Features, Humor

10 Easy Ways to be More Frugal at HBS

At first glance, it may seem as though frugality and HBS are incompatible. After all, HBS students pay significant amounts of money for tuition, housing, and lavish travels. Yet frugality goes beyond the definition of penny-pinching. It is a philosophy by which people acquire and use their resources wisely to achieve their long term goals. Hence, the frugal mindset is one that can be shared among students and billionaires alike (e.g. Warren Buffett).

Business school is a great time to learn financial prudence. Beyond its effect of minimizing debt, being frugal is also more efficient, environmental, and ethical for the world as a whole. Below are ten easy ways to be more frugal at HBS.

Rather than take a cab, take advantage of Boston’s efficient and cheap transportation system (MTBA)! Yes, Harvard Square is a far walk and certain neighborhoods are hard to get to, but saving money and reading cases on the train can be fun too! Biking and walking are also great transport options, but if you must take a cab, try to share with others (//apps.facebook.com/taxiapps/).

Don’t be afraid to eat-in! Conserve Crimson Cash by eating breakfast at home, packing a lunch, and bringing snacks/drinks/coffee with you to class. Also, buy and make food in bulk and use your reusable water bottles.

You’re partying like you’re in college, so you might as well pre-game too! Once you’re at the bar, nurse your drink for awhile if you’re self-conscious about not having a drink in your hand.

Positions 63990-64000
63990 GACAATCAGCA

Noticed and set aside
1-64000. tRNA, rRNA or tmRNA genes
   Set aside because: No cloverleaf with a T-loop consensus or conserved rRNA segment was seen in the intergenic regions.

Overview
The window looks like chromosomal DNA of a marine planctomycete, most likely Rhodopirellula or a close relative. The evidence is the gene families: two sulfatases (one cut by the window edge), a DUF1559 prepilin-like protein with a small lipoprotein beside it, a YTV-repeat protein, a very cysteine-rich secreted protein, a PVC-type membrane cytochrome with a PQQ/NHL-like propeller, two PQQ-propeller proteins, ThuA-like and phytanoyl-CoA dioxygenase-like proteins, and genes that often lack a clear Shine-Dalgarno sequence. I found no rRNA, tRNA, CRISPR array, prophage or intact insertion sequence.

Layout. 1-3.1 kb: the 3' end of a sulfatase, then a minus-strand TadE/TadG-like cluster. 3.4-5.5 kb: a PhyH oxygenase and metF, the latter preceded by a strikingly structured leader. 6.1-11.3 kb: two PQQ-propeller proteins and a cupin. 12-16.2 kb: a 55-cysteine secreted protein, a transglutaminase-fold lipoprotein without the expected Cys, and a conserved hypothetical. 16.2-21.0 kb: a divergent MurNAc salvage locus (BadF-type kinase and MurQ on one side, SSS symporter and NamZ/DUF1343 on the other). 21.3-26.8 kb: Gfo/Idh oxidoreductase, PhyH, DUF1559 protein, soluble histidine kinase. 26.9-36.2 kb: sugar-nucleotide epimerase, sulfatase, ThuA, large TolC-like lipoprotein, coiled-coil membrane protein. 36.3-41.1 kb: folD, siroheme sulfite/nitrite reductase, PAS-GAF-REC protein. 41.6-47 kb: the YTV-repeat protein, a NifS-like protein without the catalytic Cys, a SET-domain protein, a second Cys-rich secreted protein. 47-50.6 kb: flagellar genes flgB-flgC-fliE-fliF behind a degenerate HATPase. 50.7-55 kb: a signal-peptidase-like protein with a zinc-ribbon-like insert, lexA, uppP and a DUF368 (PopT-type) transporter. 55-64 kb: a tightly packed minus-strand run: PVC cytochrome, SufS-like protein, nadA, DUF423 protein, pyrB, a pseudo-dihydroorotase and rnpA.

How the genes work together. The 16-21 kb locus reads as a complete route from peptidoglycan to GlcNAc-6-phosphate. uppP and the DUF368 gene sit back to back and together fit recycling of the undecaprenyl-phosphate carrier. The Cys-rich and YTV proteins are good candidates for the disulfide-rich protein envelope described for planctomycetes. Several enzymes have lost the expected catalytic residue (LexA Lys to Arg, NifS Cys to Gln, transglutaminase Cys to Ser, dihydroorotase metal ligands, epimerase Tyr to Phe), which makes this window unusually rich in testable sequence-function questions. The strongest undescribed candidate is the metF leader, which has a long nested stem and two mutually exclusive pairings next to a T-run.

Cutting out waste is easier than you think! Measure your appetite prior to ordering food, particularly at the Spangler salad/hot bar where you pay by weight. Try to keep your home food inventory low to avoid spoilage. Finally, cut out unnecessary subscriptions or memberships (e.g. magazines, cable) if you aren’t really using them.

Travel and Entertainment
Yes Miami is calling, but you were also in Vegas last weekend. Staying local some weekends has its perks, and Boston has a lot to offer when it comes to historical sites, museums, and performing arts. If you must get out of town, New York is only a $15 bus ride away.

Special Occasion Apparel
Costume party? Ski trip? Ball? Why hassle and buy something you’ll only wear once when your outfit may be a section-mate away. Sharing/borrowing is fun, cost-effective, and a great way to avoid clutter.

Buying the latest and greatest does have a novelty factor, but sometimes it pays to wait for price reductions. Also, before making a new purchase (electronics, durable goods), look to see if you can buy it used first. Finally, try to be less compulsive about spending (especially on the internet). Best practice is to stop, spend the next few hours thinking about whether you really need the purchase, and then go back and buy if you decide you will actually use it.

Be a bargain hunter by refusing to buy things at full price. Look up coupons and prices online before making purchases (Groupon and Restaurant.com are two resources). However, don’t buy something you don’t need just because it’s cheap (see #7).

Perform an in-depth analysis of your spending using tools such as Quicken or Mint.com. Look for areas where you can cut unnecessary spending and fees (ATMs, late fees). Most importantly, avoid credit card debt at all costs!

Peer Pressure
The pressure to spend money at HBS can be intimidating, but realize that sometimes it’s OK to say no. Don’t spend money if you’re uncomfortable! Some of us may be millionaires in the future, but for now most of us are up to our eyes in debt. Learning the discipline of frugality now will allow you to be more resourceful and wealthy in the future.

February 22, 2011
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